The ‘porn’ app secretly blackmailing users

A new app has a dirty little secret: Click on its porn icon and get blackmailed.
The Android app has been tricking thousands of phone users into thinking they are about to watch X-rated videos when, in fact, they are having their pictures secretly snapped by hackers.
The malicious app, Adult Player, then locks users’ phones and threatens to post their photos and smut-seeking activity online unless they cough up $500.
“There is no porn. The user gets duped, big-time,” said Deepen Desai, director of security research at the US cyber-security firm Zscaler, which discovered the ruse late last month.

The way the scam works is simple, Desai told The Post.
While the free app is not available at mainstream mobile stores such as Google Play, users can download it directly through an Internet browser.
Once someone clicks on the fake porn app’s icon — a woman’s breasts shielded only by her fingers — and clicks through a series of permissions, the program commandeers their device and gains control of its front-facing camera.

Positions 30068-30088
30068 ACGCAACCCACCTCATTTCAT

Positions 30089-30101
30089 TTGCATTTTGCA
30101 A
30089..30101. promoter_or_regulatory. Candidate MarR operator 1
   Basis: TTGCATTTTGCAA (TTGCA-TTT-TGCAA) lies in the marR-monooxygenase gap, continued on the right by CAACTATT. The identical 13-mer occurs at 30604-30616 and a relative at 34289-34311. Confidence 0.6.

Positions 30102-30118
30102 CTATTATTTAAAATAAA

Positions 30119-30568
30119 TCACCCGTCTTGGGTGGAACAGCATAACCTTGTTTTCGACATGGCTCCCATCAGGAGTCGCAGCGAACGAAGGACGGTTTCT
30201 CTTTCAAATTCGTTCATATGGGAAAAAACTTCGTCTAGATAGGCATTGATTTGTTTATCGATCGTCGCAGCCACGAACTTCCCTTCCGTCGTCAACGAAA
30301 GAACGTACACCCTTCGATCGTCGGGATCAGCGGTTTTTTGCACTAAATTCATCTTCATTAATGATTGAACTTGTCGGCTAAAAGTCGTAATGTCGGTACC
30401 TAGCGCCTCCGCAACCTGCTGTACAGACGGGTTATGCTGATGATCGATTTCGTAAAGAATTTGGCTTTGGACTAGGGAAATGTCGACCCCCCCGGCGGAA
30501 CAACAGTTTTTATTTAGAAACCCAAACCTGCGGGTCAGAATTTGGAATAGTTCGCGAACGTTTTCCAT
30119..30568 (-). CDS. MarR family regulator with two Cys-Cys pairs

The hackers then snap a series of pictures of the user and send them back in a message.
Within minutes, the hackers then lock the phone and post the person’s photo to the screen with a message demanding a ransom of $500 through PayPal.
But experts warn that even if the user coughs up the money, the hackers have still been refusing to unlock their phones.
The scheme is driven by pure greed, the experts say.
Desai says such high-tech blackmail is typically referred to as “ran­som­ware” — a lucrative form of cyber-crime that involves demanding money from people by threatening to wipe a computer device or release private information.
Incidents involving ran­som­ware have increased by 127 percent since 2004, according to experts.
Adult Player is the second app that Desai’s company has found that uses porn to ensnare victims.
“In both cases, the tactic was the same: Porn was used as a lure and required the user to trust third-party apps that weren’t vetted in an app store,’’ he said.
Desai warned that anybody who has downloaded Adult Player should reboot their phone into “safe mode,’’ giving them access to only the apps that originally came with the unit.
This gives the user the chance to delete the ran­som­ware before restarting their phone.
News of the cyber-shakedown comes just a month after hackers released the personal information of an estimated 36 million accounts from the notorious spouse-cheating website Ashley Madison.

Source: http://nypost.com/2015/09/09/porn-app-secretly-snaps-photos-to-blackmail-users-out-of-500/By James Covert and Chris Perez

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